What I’m Reading – ‘Batman: The Return of Bruce Wayne’ by Grant Morrison

“God be good to the man in black, who guards the door and keeps that key.”


Comics are confusing. I’d argue that nothing is quite as confusing as the world of DC comics, particularly the really out-there cosmic stuff. And Grant Morrison is famously bonkers. So the two of them together, in the wake of one of DC’s typically bloated and ridiculous crossover events (penned by the chaos magician himself) in a Batman-meets-Cloud Atlas time-hopping adventure – how confusing could it be?

If we’re comparing the big two players in the comic book industry, the cosmic side of Marvel is weird, but it’s always been better than DC, who have never quite been able to pull it off. Even before the MCU made C-list characters household names, I’d argue more people knew about Thanos and the infinity stones than Darkseid and his boom tubes. Maybe it’s because their wider universe was never quite as popular as Marvel’s, maybe it never had the chance. Either way, DC never quite got to the same level. This is all to say, I don’t love that side of the DC comics universe. It never quite works for me. I want that to be known going in. Luckily, this acts as an (almost) standalone story. And it’s pretty good.

1

After being hit full-pelt by Darkseid’s Omega Beams, Batman is flung backwards through time. His first stop is the dawn of time, or thereabouts. He very quickly ends up in a conflict against a group of cave-dwelling Neanderthals, led by Vandal Savage. He soon finds his trusty utility belt and fights then off, before fleeing by jumping from a waterfall. When he emerges, he’s in a different time altogether. And that’s the basic idea of the comic; Bruce Wayne appears in a time in history, gets into some scrapes, wakes up in another time. Though explaining it that simply is doing it a disservice. It’s Grant Morrison after all, so if you want something simple, go an find another book.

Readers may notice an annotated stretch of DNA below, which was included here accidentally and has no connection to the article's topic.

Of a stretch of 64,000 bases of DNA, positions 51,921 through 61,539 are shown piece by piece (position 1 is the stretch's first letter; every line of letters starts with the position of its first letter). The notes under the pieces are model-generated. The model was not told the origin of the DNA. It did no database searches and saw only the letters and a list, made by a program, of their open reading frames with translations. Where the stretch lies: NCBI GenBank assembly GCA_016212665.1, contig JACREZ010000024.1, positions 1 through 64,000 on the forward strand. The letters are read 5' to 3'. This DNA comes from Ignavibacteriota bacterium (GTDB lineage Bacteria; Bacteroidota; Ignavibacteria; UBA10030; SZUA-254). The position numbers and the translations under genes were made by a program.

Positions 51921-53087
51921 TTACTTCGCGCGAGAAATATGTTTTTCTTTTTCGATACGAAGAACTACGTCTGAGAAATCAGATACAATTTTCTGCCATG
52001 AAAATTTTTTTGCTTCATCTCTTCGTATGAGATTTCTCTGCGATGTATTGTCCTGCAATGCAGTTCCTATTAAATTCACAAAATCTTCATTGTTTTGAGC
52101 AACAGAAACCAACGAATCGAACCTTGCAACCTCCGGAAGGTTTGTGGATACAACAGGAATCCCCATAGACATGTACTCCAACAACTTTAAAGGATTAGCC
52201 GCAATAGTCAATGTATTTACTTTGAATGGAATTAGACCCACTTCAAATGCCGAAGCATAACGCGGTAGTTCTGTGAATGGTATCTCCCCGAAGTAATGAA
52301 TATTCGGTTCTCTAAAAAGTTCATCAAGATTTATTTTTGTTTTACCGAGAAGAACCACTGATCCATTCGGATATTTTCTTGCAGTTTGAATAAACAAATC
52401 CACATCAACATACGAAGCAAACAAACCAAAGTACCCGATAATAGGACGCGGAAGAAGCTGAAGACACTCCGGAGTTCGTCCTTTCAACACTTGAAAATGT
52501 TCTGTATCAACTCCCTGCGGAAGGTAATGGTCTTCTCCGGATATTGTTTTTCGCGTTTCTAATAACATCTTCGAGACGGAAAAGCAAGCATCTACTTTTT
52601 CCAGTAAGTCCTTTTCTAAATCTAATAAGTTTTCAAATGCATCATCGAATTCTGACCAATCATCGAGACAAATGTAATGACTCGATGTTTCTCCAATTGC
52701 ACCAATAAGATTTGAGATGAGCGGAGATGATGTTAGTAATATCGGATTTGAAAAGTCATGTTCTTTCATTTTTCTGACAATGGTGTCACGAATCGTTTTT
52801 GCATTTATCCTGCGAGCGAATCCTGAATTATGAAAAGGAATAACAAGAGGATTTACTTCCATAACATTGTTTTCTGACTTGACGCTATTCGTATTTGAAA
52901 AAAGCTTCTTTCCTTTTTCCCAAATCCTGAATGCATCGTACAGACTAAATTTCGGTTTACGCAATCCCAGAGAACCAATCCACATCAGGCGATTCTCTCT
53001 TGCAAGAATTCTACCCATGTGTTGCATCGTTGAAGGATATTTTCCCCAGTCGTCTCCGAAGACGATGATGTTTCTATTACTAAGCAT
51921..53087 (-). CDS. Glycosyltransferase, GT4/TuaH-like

The times we see are the aforementioned Paleolithic Era, 16th century Puritan Gotham, a pirate-heavy 18th century, the Wild West, an unspecified noir era, and finally the end of time itself at the ‘Vanishing Point’ – a massive archive of every moment in time, balanced at the end of the universe. What makes these issues so exciting to me is that each one is drawn by a different artist, which means each issue feels entirely unique (almost – Morrison’s psychedelic style is present throughout). But this also means that some are better than others, after all you’re always going to have your own opinion when it comes to artwork. For example, I’m not a huge fan of a lot of the art in the Western story, ‘Dark Night, Dark Rider’ – but it’s probably someone else’s favourite. I love the artwork in ‘Until the End of Time’, but others won’t care for it. It’s the risk you run with a project like this, but it’s well worth it.

2

The writing is love it or hate it. I’ve seen people call Morrison a genius, other people detest the guy. I like it. It’s over the top, a touch pretentious, but I appreciate him trying some new things with the medium. My main complaint is that it kinda falls to pieces under its own weight by the end. And ultimately, I’d rather see more time-hopping and less Justice League and minor b-list characters. And as with other Morrison stories, it probably doesn’t make complete sense to anyone but him. But I guessed as much going in.

It’s far from perfect, but it’s a fun – albeit confusing – read. If nothing else, it’s awesome just to see Bruce Wayne in all of these different incarnations as he travels through time to recover his memory and get home. And if nothing else, it’s spurred me on to pick up a few more of Grant Morrison’s Batman stories. Look out for the reviews of them in the coming weeks.

Jack Bumby

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